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8.4.2 The samian mortaria types

The occurrence of worn interior surfaces indicates that some samian vessels, particularly those of bowl and cup-shaped form, were occasionally used for mixing and grinding substances (presumably including foodstuffs), despite the fact that they lacked interior gritted surfaces (cf. Oswald and Pryce 1920, 210-14). This seems to have been the case, especially with the smaller bowls, such as the Drag. 38, and some cups, notably the Drag. 27 (Section 8.7; cf. Dickinson and Hurst 1998, 19; Mills 1998, 68). The larger decorated bowl types, specifically Drag. 29, 30 and 37, were virtually never used in this manner. At Tort Hill East, Cambridgeshire, for instance, three plain samian vessels show excessive wear internally, which is seen by Mills as arising from the use of ungritted bowls as mortaria (Mills 1998, 68). This phenomenon is considered elsewhere in this publication (Section 8.7). In the second half of the 2nd century AD several forms appear that were evidently designed for the purpose of mixing and grinding, and these are defined by convention as samian mortaria.

There are three principal forms conventionally seen as specialised samian mortaria: Curle 21, and Drag. forms 43 and 45 (cf. Webster 1996). These three forms were of similar scale. The Curle 21 was bowl shaped, with a hook flange and fluted exterior wall surface; examples often have no trituration grit, though this feature occurs on a proportion of examples. Drag. 43, again of substantial bowl form, has a pronounced flange (sometimes decorated), trituration grits and a projecting spout resembling coarse ware mortaria. Drag. 45 is another type, of heavy bowl form, though in this case there is no flange. Instead, the upper wall of the vessel is vertical or near vertical, descending to a junction with the bowl of the vessel where a marked 'undercut' occurs, perhaps the functional equivalent of a flange. Again this type had trituration grit, though its rudimentary spout took the form of a pierced hole in the upper wall, this hole appearing as the mouth of an applied moulded lion's or bat's head. These samian mortaria are of relatively modest size when compared with some coarse ware mortaria. A large proportion of these vessels came from Lezoux, as testified by fabric. Vichy was another source in Central Gaul. These forms were also produced in considerable numbers at the East Gaulish centres, particularly Trier, Rheinzabern and in the Argonne.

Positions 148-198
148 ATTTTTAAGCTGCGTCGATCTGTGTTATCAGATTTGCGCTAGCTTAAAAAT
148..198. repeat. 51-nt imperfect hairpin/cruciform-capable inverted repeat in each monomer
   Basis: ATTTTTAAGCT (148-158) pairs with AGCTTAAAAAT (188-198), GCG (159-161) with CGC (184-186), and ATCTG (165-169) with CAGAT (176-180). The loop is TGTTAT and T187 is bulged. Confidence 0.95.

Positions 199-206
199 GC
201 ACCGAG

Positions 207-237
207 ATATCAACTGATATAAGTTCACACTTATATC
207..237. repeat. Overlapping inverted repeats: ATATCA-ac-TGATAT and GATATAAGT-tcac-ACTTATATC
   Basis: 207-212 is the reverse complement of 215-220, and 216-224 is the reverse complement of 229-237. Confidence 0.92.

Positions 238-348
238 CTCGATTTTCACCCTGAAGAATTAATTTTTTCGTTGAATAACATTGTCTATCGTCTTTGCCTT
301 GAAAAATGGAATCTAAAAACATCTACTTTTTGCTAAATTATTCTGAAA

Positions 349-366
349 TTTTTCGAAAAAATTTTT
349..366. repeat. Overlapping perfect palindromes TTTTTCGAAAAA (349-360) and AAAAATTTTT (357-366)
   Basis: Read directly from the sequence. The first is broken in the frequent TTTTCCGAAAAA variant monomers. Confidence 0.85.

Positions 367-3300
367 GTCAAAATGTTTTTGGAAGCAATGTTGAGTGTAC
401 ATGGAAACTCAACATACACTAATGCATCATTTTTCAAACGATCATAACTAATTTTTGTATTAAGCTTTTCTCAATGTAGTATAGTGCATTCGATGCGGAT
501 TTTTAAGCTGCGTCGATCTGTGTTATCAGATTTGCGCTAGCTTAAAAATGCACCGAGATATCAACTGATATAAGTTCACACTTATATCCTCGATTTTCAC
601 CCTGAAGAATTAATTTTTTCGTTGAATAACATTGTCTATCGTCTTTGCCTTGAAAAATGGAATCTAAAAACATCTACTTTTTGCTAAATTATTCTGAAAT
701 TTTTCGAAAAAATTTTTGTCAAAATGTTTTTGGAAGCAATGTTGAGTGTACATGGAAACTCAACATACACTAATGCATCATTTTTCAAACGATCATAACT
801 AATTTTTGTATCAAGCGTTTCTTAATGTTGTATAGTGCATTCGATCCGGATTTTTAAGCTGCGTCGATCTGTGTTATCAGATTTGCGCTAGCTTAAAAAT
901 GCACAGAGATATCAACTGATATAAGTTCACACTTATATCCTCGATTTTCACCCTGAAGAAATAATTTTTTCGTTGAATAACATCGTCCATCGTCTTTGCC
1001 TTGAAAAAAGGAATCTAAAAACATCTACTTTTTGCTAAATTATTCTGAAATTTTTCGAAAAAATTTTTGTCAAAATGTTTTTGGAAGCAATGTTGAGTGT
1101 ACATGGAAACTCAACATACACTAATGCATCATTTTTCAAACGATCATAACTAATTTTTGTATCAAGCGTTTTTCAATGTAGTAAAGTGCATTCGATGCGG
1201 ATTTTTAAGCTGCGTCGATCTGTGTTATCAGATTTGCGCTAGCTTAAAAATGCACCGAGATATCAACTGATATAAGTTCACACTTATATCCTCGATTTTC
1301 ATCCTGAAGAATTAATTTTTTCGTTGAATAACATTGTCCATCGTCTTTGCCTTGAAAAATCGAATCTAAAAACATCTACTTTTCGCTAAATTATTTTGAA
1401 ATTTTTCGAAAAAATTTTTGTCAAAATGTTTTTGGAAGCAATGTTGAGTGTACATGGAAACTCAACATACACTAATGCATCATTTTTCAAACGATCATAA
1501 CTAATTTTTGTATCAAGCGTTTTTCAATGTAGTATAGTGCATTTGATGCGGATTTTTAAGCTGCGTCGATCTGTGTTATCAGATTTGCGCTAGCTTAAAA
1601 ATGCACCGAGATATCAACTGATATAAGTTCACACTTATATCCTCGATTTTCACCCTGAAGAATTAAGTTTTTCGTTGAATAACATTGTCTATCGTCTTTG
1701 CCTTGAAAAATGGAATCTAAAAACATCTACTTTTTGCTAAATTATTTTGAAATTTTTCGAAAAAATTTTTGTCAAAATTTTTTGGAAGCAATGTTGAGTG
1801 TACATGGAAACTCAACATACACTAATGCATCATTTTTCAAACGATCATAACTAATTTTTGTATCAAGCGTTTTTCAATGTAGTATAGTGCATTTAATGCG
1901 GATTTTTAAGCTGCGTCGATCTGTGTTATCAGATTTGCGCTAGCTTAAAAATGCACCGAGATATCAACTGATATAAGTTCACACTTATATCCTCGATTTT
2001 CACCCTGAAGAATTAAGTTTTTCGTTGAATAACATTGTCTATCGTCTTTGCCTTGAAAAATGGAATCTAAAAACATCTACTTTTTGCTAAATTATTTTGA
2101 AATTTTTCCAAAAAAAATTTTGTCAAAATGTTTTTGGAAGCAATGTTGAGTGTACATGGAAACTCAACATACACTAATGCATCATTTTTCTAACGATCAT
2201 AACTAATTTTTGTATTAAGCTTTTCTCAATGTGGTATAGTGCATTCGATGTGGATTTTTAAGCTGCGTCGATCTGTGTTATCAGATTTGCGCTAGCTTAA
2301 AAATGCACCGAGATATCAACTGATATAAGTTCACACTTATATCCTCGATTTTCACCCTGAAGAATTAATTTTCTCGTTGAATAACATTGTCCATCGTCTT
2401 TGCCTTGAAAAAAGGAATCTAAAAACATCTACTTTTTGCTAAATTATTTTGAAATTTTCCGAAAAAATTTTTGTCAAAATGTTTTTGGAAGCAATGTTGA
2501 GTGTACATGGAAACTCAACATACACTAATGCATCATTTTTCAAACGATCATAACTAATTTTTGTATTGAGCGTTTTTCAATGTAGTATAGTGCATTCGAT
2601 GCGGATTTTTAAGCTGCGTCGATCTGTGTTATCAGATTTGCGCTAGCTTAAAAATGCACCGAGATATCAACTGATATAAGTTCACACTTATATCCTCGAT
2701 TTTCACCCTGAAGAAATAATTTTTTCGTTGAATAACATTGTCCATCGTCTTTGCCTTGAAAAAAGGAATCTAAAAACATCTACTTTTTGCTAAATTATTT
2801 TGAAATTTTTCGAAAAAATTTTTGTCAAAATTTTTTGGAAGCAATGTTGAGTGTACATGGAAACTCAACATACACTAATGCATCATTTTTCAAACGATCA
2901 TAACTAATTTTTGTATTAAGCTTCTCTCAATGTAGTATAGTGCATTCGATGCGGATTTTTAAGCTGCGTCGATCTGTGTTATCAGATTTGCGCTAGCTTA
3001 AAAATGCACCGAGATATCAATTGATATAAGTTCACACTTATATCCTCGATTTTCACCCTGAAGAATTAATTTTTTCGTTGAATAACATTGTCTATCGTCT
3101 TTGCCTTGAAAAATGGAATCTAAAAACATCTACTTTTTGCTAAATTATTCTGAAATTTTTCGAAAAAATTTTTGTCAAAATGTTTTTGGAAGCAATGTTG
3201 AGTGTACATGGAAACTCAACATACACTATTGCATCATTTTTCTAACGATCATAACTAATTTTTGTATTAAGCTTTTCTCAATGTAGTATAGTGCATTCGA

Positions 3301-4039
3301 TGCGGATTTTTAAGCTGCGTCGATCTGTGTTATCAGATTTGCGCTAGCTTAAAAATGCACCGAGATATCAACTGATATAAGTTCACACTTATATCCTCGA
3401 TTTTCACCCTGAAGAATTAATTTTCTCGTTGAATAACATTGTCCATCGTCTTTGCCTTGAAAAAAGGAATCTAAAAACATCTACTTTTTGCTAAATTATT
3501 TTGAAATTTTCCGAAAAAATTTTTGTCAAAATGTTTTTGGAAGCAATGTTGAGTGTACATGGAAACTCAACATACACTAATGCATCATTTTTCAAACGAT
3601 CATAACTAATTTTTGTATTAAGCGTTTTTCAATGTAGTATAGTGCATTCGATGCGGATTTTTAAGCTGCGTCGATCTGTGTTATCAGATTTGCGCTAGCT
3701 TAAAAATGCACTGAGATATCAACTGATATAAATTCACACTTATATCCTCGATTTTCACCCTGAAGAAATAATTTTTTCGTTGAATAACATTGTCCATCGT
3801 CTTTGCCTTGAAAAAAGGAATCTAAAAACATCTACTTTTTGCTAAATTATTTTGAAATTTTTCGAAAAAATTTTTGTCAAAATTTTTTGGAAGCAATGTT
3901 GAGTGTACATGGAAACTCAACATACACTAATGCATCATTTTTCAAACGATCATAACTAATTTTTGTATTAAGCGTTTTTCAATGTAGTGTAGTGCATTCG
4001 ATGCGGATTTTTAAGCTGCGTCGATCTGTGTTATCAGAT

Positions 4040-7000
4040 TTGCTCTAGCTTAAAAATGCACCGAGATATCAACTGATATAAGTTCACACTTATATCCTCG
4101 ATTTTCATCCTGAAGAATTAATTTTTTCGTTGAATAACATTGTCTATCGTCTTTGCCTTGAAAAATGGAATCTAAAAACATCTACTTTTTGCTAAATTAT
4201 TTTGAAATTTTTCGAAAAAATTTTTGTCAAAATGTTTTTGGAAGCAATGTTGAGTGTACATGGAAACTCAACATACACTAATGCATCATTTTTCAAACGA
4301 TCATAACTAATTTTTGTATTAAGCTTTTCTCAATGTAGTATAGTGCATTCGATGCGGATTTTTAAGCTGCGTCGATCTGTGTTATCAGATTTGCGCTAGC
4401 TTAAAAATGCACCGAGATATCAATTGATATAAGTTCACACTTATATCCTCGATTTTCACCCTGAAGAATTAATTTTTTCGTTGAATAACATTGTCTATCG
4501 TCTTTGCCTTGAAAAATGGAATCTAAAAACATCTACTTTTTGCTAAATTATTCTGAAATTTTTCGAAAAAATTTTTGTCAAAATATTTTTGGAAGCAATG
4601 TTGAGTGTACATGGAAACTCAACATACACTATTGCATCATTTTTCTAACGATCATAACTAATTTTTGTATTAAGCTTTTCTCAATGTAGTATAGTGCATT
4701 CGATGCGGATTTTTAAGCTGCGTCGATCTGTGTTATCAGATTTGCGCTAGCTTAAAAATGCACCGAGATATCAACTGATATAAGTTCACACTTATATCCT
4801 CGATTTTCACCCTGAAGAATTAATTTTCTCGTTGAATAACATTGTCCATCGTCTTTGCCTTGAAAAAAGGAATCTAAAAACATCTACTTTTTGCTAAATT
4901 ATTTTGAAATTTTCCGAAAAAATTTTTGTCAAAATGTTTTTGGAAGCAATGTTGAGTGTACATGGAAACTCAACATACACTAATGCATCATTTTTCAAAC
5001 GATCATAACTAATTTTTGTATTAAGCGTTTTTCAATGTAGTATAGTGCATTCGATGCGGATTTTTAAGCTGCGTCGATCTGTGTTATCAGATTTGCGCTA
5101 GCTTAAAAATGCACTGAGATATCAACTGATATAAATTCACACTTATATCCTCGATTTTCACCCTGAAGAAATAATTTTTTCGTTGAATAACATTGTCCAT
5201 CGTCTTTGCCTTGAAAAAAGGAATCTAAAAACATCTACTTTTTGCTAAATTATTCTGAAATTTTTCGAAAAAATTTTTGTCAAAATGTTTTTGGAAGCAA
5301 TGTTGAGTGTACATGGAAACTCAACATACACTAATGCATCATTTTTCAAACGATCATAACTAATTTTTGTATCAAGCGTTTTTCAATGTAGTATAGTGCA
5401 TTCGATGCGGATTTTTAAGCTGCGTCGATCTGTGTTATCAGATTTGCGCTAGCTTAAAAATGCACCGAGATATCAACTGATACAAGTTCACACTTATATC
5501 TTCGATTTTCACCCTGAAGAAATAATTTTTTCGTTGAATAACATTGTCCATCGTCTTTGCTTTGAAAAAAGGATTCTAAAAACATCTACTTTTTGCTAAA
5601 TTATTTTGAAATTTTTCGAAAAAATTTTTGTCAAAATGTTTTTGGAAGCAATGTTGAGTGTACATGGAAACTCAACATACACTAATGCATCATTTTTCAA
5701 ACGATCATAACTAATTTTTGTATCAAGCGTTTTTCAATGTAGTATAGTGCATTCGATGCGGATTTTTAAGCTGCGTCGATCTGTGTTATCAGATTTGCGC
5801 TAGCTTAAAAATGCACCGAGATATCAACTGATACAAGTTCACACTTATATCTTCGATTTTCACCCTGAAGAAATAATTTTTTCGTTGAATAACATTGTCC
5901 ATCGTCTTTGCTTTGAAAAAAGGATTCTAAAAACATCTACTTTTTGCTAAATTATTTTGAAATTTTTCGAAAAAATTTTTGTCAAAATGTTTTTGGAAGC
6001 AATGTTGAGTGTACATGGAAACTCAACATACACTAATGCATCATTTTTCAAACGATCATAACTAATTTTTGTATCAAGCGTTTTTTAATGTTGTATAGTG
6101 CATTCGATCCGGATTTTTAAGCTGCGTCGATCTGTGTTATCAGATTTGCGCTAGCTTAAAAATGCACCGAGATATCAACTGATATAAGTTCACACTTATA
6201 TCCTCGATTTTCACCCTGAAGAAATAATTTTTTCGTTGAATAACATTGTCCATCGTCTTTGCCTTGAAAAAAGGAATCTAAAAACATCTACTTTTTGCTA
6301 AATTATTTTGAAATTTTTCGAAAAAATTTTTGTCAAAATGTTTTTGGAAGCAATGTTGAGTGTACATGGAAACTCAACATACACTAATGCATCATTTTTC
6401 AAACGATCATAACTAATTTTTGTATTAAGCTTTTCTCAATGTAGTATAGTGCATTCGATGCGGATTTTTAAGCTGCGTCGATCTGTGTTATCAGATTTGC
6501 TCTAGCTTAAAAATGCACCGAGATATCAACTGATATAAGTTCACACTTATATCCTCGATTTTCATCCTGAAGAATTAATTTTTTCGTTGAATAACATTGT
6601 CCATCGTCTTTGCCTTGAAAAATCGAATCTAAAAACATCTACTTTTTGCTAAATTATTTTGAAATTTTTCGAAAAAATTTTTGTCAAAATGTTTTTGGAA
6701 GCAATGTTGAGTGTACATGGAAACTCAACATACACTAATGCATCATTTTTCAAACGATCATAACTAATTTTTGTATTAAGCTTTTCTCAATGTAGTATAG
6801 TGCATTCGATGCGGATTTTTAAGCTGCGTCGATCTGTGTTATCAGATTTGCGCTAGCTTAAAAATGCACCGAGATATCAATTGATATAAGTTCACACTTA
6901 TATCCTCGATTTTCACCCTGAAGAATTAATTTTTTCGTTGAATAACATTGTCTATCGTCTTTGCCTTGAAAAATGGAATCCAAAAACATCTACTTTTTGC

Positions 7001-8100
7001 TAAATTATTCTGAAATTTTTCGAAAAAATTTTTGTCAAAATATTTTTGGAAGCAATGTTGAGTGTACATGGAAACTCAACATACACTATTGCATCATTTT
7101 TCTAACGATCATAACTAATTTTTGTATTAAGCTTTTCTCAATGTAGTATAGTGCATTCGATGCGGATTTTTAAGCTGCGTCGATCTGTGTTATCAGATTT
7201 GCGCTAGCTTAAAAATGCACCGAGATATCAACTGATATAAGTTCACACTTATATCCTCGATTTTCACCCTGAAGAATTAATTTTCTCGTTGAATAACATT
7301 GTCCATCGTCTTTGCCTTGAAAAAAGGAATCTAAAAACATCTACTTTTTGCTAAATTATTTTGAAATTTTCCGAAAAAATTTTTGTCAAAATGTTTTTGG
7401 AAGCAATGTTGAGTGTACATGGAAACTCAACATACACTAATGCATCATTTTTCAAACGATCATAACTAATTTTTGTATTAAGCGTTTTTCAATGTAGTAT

8.4.3 Chronology

Samian mortaria are a type associated with the later phases of the samian phenomenon. It is not precisely clear when these types first appear in Britain (cf. Holbrook and Bidwell 1991, 11). All three emerge after c. AD 150, being conventionally dated to the period c. AD 160/170-200, with East Gaulish examples continuing the currency of the type to the mid 3rd century. Peter Webster states that in the case of the Drag. 43, 'Most examples are East Gaulish, and so importation up to the mid 3rd century is possible' (1996, 53). The Drag. 45 is of late 2nd century date, conventionally dated c. AD 170 or later, with East Gaulish vessels being imported into Britain to the mid 3rd century (Webster 1996, 56).

Table 55 records the occurrence of samian mortaria among 20 dated samian groups and assemblages. This sample underlines the established existing chronological view that these vessels are of late 2nd century and 3rd century date. Of interest is the occurrence of a Drag. 45 (from Lezoux) in a context dated to the decade c. AD 170-80 at Biglands milefortlet on the Cumbrian coast, and particularly of a gritted mortaria at Bar Hill on the Antonine frontier in Scotland where occupation ceased c. AD 163 (cf. Table 55). Presuming that this item is contemporary with the latest occupation at this site, then it must constitute a precocious example of the type, confirming its debut c. AD 150-65. In contrast, the group of 115 samian vessels of the period c. AD 142-63 from Strageath fort does not include any examples of samian mortaria (see database).

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